By Gustavo Arellano
By R. Scott Moxley
By Alfonso Delgado
By Courtney Hamilton
By Joel Beers
By Peter Maguire
By Charles Lam
By Charles Lam
The girls Roger and his pals were trying to pick up on leave without any guys.
"We had a really nice night," one of the girls says. "But we had a lot of sharks around us. They were just trying too hard."
Within 15 minutes, the doors are locked and the Beet is empty of customers. The room is quiet. Most of the staff—Stacy, John, Brent, Gina, Betty, Chris and the rest of security—are all seated. Some are digging into steak quesadillas.
Aucencio is emptying the garbage. Someone says a drunk vomited in the men's room sink, plugging it up; Aucencio will have to take care of that, too. Under a large photo of a very young Sinatra at Toots Shor's, Stacy and Brent count tips. It hasn't been a good night. The crowd eventually came, but it came too late.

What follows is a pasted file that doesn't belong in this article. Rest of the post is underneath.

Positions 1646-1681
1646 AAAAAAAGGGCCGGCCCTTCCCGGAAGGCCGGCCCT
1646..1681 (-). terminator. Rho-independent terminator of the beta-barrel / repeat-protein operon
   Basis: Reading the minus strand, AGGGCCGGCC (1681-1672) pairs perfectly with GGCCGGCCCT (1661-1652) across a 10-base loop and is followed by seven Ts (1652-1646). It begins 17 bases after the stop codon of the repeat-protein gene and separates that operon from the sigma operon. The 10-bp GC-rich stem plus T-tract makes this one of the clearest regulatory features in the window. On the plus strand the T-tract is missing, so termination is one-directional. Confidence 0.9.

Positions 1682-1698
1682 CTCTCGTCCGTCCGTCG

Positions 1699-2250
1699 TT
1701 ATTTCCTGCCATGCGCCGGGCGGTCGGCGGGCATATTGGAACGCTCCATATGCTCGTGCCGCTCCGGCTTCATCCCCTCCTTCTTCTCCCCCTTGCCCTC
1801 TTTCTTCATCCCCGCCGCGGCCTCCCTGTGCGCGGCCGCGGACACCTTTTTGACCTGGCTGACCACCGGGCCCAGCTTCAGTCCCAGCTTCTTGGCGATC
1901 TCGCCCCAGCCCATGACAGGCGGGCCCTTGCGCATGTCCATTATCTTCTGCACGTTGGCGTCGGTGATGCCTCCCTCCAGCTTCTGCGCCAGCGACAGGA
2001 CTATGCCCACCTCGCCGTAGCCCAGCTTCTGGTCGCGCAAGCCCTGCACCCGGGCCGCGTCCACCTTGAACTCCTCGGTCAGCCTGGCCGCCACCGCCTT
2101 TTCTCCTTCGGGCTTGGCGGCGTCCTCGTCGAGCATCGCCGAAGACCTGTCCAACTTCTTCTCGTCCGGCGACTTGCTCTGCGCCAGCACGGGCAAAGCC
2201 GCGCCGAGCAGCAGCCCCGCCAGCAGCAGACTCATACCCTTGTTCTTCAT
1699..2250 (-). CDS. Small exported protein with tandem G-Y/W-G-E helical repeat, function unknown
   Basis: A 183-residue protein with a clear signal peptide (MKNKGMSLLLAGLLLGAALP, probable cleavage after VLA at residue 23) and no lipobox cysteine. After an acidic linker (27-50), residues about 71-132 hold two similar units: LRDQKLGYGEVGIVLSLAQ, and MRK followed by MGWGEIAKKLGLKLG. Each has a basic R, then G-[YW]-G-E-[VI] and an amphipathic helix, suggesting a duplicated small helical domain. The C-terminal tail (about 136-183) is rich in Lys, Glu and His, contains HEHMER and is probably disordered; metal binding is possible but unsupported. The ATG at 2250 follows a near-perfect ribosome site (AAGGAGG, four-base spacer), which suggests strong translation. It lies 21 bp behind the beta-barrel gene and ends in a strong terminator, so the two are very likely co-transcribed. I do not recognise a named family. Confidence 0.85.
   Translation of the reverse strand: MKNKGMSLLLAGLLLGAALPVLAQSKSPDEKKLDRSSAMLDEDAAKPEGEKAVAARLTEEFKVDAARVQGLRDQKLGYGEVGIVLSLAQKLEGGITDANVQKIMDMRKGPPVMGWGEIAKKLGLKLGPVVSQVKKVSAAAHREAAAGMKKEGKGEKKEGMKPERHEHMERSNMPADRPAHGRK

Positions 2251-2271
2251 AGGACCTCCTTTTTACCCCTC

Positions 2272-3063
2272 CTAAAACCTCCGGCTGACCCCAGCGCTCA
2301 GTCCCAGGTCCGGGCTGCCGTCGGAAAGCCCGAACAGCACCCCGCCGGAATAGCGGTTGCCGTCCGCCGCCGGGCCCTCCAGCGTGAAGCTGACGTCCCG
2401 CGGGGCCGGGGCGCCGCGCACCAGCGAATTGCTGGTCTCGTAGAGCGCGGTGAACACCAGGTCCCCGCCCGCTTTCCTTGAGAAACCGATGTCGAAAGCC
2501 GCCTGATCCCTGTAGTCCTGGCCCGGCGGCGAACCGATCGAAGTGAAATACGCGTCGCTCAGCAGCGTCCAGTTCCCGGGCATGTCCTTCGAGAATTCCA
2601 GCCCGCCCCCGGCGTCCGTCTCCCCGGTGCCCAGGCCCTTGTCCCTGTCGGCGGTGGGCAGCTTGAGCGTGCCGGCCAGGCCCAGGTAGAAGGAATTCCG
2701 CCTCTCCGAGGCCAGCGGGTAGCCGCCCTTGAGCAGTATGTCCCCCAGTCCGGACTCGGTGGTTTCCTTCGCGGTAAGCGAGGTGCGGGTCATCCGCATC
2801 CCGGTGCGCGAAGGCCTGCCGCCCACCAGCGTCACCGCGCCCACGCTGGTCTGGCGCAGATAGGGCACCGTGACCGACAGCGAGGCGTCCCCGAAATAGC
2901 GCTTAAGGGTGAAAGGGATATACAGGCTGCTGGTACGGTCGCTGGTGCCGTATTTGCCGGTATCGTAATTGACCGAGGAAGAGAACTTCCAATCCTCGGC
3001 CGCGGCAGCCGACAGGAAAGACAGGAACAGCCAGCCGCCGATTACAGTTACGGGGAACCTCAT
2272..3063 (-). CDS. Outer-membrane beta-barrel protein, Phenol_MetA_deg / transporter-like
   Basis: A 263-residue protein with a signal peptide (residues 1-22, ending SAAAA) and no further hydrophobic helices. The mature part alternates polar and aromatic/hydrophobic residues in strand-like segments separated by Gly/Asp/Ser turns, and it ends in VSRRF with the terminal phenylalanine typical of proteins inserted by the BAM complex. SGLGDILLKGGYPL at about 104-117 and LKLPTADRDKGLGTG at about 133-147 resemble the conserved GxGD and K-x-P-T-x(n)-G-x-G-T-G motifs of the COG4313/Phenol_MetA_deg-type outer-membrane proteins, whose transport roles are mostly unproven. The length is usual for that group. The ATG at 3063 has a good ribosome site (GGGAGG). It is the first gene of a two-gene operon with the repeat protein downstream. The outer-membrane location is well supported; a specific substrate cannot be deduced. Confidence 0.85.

"What it comes down to is Brent wasn't flirting enough," jokes Stacy.
One of the security guys heads out back to unlock the bar chairs and bring them back in, only to realize the keys are missing. Their search is fruitless. By 3 a.m., most of the staff has gone home. The bar chairs are still locked up out back.
Finally, one of the guards goes up to John. "Do you have any bolt cutters?" he asks.
By this time, I'm out the door. I don't hear John's response. But when I drop by the Beet on Monday night, the chairs are where they should be.